It’s Just Not Aimed at You

It’s really easy to write something off as utter crap. Certain products of pop-culture leap to mind, such as rap, country music, Barney, Gertrude Stein, and Stephanie Meyer’s “Twilight” series. Somehow it has become socially acceptable (and even encouraged) to reject and deride these forms of expression and their creators. The reason this list creates such avid fandom and rabid hatred can be summed up in one word: audience.

We’ve talked about audience a bit before — by writing from your heart, and writing as honestly as you can, you will eventually find your audience. When something isn’t aimed at you, it’s more difficult to see its appeal. As an audience, we search for things that resonate with us, and forget that sometimes the world as a whole can’t cater to just us. A sumptuous love story that tantalizes a teenage girl won’t be received the same way by someone who only reads gritty thrillers. Music that emerged from cultural roots of one region won’t ring true with people who didn’t share that history.

Barney was designed for children, so it’s pretty clear why college students and adults can’t stand him: they are not his audience.

The legitimacy of a creative work is defined by our life experience, our personalities, and our tastes. When you encounter a story that’s awful, or one of your friends reads your work and hates it, don’t write it off immediately. Stop and ask yourself: Who is the audience?

My play was a complete success. The audience was a failure.”
— Ashleigh Brilliant

All religions issue Bibles against Satan, and say the most injurious things against him, but we never hear his side.
— Mark Twain


“Retired Weapon” by Yuji Tokuda and Junya Ishikawa


6 thoughts on “It’s Just Not Aimed at You

  1. brianbuhl

    I think that when you look at the target audience, you may actually find more reason to dislike something.

    I have two examples. The target audience of Teletubbies is really, really young children. The main characters are made up of soft colors featuring geometric features and soft fur. The problem I have with them is that they talk gibberish. Compared to shows like Barney or Sesame Street, the Teletubbies aren’t helping a developing mind learn good communication skills. That, or its aimed at an even younger audience, which has its own horrific implications.

    The other example is one you listed: Twilight. The target audience is teenage women. What is the message about relationships and sex that is targeted towards young women?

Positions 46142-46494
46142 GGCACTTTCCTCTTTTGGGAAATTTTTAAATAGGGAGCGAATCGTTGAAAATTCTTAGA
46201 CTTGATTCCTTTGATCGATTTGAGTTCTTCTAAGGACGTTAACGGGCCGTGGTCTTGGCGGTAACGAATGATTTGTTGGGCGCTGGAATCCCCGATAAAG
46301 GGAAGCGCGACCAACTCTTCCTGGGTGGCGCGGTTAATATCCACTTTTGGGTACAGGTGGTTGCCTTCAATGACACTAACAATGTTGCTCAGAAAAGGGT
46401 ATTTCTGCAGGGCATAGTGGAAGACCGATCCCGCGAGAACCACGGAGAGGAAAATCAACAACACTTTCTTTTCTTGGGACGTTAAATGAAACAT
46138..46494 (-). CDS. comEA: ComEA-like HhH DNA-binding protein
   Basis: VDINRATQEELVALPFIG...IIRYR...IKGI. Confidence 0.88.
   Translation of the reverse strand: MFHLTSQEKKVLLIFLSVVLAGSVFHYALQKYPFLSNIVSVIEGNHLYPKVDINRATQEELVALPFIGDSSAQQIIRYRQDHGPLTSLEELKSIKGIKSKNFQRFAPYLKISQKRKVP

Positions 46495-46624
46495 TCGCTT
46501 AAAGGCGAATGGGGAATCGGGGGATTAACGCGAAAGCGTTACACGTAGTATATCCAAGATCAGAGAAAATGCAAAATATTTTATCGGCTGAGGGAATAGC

I don’t want to be a complete hypocrite about Twilight, though. My teenage daughter read it, and that was fine. I knew that my daughter wasn’t so impressionable about relationships that she was going to come away with some strange message from the books. And, I can’t knock too hard on books that get teenagers reading.

    But still… having to use vampire fangs to cut through a uterus? Maybe I’ll hate on Twilight a little bit longer, regardless of the audience. 🙂

    1. Setsu Post author

      I think about audience more in terms of “those with whom the material will resonate.” What you’re describing seems a little more like a marketing definition.

      There’s so much hard work that goes into writing, music, filmmaking, painting, etc. – “it sucks” seems to miss a lot of nuance. What one person dismisses might be THE line, or lyric, or vision that pulled someone else back from suicide. As artists supporting our fellow artists – we should be open to that possibility.

    2. toconnell88

      I can see you’re well-intentioned here, and find I agree in theory, but this line of thinking can be problematic. Conservative religious groups took issue with Harry Potter because they believed its themes would be harmful to their children’s development. Most rational thinkers know Harry Potter is harmless, but censorship rages on in certain circles.

      Unless something’s blatantly inappropriate, I think young people deserve the benefit of the doubt. They’re more discerning than most adults give them credit for. That said, I’m not a father (though I did play a semi-parental role to my brother), so maybe I shouldn’t comment.

      I remember, when I was young, I had a friend whose parents denied him a fairly innocuous video game because they believed it would negatively influence him. He could discern the difference between a video game and reality, and found his parents’ assumption hugely patronising. That example always stuck with me, so I’m cautious about telling young people what they can and can’t read.

      Twilight’s fairly offensive on grounds of taste, though. I’ll give you that one! 😉

  2. toconnell88

    Anyway, great post, Setsu. I’m writing an essay for an assessment (may convert it into a blog) that deals with target audiences, so this post was quite prescient.

  3. Lauren Sapala

    These thoughts on the Twilight Series are so interesting! What I find so intriguing about the Twilight books is that they started out as marketed/targeted toward teenage girls but spread to an older reading audience. Now there’s a whole new genre called New Adult based on the themes and protagonists in these kinds of books. I find it completely fascinating how breakthrough genres experience that kind of rapid organic growth.

    Anyway, just adding my two cents on Twilight. Awesome post that gave me lots of food for thought!


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